The Dome regrets that New Year's Eve has been cancelled

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The Independent Online

The storm over the finances of the Millennium Dome has claimed another casualty. Plans for a celebrity-packed closing party on New Year's Eve have been quietly dropped.

The storm over the finances of the Millennium Dome has claimed another casualty. Plans for a celebrity-packed closing party on New Year's Eve have been quietly dropped.

Instead, the last day of the year will be as quiet as any other down at Greenwich. The Dome will close its doors at 8pm without any of the champagne-fuelled celebrations that marked its first night.

This will be a far cry from last New Year's lavish gala opening ceremony hosted by the Queen and Tony Blair, which was attended - despite the problems with ticketing that held up 3,000 people - by 10,500 special guests and dignitaries. Then, the Dome was the focus of the nation's millennium party, the centrepiece for "one amazing night". Combined with the "Big Time" fireworks display and the lacklustre "river of fire" along the Thames, it eventually all cost £4.3m.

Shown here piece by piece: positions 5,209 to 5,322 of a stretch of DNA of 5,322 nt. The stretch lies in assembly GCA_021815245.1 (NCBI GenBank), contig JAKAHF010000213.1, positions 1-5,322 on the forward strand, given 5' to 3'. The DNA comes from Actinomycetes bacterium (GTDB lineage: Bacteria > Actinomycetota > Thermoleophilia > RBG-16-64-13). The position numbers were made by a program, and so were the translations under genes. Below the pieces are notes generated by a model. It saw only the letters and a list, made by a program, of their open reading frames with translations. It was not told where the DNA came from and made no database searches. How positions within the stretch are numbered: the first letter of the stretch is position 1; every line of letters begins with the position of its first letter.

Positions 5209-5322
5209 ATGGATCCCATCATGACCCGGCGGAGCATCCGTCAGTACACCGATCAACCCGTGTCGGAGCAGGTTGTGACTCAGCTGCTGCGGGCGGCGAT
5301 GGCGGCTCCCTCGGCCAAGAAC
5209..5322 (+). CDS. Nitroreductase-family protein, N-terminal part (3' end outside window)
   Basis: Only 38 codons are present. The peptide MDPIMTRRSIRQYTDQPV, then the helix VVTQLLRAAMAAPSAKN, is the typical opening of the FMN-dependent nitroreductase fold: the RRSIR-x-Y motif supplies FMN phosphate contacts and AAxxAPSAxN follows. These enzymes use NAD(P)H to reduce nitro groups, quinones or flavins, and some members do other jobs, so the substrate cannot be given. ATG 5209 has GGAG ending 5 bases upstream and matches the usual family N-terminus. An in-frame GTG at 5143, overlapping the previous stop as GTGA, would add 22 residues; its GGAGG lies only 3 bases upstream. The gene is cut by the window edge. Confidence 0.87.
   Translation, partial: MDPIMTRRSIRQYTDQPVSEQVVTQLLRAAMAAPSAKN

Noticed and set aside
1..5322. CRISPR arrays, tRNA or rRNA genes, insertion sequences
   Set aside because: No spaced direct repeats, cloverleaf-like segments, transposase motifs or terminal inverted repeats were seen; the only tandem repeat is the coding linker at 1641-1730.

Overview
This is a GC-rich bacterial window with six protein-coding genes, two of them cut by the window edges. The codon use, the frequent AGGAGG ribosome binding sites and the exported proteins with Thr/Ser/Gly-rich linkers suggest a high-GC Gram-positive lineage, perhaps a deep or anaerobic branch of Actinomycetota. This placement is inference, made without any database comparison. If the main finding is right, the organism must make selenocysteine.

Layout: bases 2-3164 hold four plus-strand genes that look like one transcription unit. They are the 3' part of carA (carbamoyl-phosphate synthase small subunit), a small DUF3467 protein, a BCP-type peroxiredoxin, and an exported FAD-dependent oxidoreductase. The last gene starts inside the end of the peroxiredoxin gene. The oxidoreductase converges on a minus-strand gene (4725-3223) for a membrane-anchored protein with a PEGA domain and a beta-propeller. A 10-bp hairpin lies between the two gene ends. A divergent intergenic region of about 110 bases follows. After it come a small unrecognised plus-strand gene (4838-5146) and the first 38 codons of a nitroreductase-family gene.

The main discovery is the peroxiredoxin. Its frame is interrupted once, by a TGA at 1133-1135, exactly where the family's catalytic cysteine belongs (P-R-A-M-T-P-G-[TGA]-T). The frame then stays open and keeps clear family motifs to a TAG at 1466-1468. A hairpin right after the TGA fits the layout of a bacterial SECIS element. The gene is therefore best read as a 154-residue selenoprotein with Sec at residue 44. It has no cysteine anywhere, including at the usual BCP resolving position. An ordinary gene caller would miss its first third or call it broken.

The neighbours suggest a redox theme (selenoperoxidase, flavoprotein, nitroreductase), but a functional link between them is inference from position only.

The world's biggest tent opened with performances from Mick Hucknall of Simply Red, the Archbishop of Canterbury, the Corrs, Heather Small from M People and the actor Stephen Fry. During all the millennial merriment, Her Majesty even held hands with Mr Blair for the ritual Auld Lang Syne singalong.

But this year, the most the Dome's operators expect is a couple of business executives shaking hands, as the New Millennium Experience Company makes way for the Japanese bank Nomura International.

After being forced to apply for another £47m from the Millennium Commission to stave off bankruptcy, taking its total lottery funding to £628m so far, NMEC simply can't afford it.

"We've had no plans whatsoever for any kind of party at the Dome at the end of the year," an NMEC spokesman said. "I can't completely rule out that there might be some kind of closing or handing over ceremony at the end of the year, even if it's just two blokes in suits shaking hands, with one of them handing over keys to the other."

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